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Judge Rules Ahmaud Arbery’s Past Cannot Be Used By Defense During McMichaels’ Trial (Update)

TSR Updatez: Defense attorney representing the three men charged with killing Ahmaud Arbery cannot present evidence of Ahmaud’s past issues with the law at trial, a judge has ruled.

Back in May, we reported the defense attorney for accused killers Gregory and Travis McMichael and William “Roddie” Bryan pleaded with the judge presiding over the case to allow testimony about Ahmaud’s criminal history.

Superior Court Judge Timothy Walmsley’s recent decision is a big victory for prosecutors, who strongly opposed defense attorney efforts to essentially put Ahmaud on trial, the Atlanta Journal Constitution reports.

But of course, the defense isn’t too happy about the judge’s decision.“Why the judge would now decide that all of his prior motives, his intent, his plan to do these things is not relevant in this case is baffling,” said Jason Sheffield, one of Travis McMichael’s lawyers.

“Now they will be denied the truth,” Sheffield said of the jurors in regard to Ahmaud’s intentions of being in that Georgia suburban neighborhood that February day he was chased and gunned down by the men.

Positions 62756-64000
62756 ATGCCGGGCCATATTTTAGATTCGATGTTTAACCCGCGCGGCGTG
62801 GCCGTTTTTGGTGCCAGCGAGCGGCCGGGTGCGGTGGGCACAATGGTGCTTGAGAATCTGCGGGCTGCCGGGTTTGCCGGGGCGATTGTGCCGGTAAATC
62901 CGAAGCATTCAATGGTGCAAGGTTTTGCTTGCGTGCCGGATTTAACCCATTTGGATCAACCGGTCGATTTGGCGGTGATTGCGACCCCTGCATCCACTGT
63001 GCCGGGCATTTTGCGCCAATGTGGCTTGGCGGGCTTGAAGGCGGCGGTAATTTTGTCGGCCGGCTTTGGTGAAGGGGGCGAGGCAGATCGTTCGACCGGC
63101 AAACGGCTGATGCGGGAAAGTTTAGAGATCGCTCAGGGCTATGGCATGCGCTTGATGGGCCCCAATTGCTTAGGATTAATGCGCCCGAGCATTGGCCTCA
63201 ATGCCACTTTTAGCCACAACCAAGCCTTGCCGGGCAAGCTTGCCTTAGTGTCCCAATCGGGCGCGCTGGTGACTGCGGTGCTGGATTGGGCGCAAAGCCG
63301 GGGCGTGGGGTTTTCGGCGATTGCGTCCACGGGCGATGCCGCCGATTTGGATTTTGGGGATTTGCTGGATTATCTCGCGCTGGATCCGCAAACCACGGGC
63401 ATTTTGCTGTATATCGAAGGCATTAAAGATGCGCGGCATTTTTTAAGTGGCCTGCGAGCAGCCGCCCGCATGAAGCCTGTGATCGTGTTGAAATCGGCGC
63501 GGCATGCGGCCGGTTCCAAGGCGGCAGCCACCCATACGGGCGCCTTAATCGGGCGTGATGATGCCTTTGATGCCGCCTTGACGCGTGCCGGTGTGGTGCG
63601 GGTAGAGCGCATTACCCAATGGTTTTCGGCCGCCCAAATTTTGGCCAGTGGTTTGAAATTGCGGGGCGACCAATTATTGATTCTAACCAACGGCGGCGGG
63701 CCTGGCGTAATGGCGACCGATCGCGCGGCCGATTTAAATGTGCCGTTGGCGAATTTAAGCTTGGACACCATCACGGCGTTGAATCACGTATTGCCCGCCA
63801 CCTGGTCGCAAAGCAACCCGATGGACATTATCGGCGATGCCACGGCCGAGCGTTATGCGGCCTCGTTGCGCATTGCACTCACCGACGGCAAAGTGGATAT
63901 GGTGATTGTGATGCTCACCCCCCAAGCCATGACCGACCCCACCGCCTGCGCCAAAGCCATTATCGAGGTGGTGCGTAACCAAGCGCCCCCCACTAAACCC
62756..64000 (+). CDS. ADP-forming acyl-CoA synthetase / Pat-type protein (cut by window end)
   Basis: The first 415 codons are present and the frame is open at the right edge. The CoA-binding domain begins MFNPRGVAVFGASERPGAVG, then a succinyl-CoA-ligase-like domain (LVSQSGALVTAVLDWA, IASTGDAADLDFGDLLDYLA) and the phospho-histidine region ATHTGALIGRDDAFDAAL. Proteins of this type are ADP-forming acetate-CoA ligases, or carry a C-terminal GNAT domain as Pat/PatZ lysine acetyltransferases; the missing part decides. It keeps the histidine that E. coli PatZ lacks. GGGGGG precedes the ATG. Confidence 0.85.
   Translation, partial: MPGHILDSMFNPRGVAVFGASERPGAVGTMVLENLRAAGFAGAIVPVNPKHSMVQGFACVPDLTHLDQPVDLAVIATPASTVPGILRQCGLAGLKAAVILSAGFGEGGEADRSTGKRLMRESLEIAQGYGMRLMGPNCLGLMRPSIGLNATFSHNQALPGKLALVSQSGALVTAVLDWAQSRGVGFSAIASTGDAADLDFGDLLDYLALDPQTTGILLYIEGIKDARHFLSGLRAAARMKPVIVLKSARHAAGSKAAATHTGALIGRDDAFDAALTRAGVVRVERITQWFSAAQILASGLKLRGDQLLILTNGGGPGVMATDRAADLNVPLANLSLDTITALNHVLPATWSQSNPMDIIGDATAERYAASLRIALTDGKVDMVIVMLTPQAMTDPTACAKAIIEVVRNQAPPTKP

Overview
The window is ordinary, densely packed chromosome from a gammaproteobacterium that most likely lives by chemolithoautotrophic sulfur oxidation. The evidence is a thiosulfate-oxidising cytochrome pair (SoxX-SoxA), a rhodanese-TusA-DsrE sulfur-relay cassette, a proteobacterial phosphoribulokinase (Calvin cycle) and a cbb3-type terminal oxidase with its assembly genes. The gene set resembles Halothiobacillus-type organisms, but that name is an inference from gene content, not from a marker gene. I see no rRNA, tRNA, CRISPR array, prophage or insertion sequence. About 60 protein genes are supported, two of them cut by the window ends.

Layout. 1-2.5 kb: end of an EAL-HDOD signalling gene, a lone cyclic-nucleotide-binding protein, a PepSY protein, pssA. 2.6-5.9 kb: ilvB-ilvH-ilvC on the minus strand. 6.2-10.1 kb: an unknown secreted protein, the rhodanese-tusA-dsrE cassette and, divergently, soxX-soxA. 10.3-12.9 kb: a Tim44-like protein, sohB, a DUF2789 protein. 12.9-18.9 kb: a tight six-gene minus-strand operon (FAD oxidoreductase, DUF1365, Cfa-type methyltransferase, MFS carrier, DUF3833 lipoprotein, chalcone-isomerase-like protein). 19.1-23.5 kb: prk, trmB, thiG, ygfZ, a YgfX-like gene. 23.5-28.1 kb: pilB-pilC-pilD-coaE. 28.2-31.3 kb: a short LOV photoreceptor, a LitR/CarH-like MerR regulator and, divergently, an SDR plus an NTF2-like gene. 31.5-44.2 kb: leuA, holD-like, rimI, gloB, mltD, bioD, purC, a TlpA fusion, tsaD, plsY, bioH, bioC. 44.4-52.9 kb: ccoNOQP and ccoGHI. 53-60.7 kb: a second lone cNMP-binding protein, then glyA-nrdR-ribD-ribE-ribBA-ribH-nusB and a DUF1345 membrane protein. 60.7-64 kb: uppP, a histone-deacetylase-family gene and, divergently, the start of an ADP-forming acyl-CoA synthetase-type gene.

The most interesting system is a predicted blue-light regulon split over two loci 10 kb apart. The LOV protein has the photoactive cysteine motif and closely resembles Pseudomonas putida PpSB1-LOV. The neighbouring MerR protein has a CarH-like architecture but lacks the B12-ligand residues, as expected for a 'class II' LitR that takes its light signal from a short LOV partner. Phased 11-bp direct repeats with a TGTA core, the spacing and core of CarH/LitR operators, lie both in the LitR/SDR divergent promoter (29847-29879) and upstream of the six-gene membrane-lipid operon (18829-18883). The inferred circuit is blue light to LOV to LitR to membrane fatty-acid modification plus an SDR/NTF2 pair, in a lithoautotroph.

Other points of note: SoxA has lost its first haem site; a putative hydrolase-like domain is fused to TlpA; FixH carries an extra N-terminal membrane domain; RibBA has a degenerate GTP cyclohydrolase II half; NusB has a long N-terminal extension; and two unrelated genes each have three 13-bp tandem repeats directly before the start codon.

Lawyers for the McMichaels maintain their clients were justified in chasing down Ahmaud because they were making a citizen’s arrest. The chase began after Greg McMichael saw Ahmaud running on his street from a house a few doors down that was under construction while Ahmaud’s family says he was just jogging.

In court motions, the McMichaels’ lawyers cited 10 prior “bad acts” committed by Ahmaud from 2013 to the weeks leading up to his slaying. These included Arbery pleading guilty to taking a handgun inside a school gym and, in another case, pleading guilty to shoplifting.

In his ruling this week, Walmsley noted that the McMichaels knew nothing of Ahmaud’s past when they chased him down that day. 

“It is apparent that defendants’ intended use of the victim’s other acts is to engage in speculation as to why Arbery acted as he did,” the judge wrote.

Walmsley added the defense was trying to get “clearly bad character and propensity evidence” before the jury that is unfairly prejudicial. “The character of the victim is neither relevant nor admissible in a murder trial,” the judge wrote.

Evidence about Ahmaud’s past may also mislead the jury, Walmsley said.

While there are expected to be a few more hearings left, the case is slated for trial in October. We’ll keep you posted on any updates.

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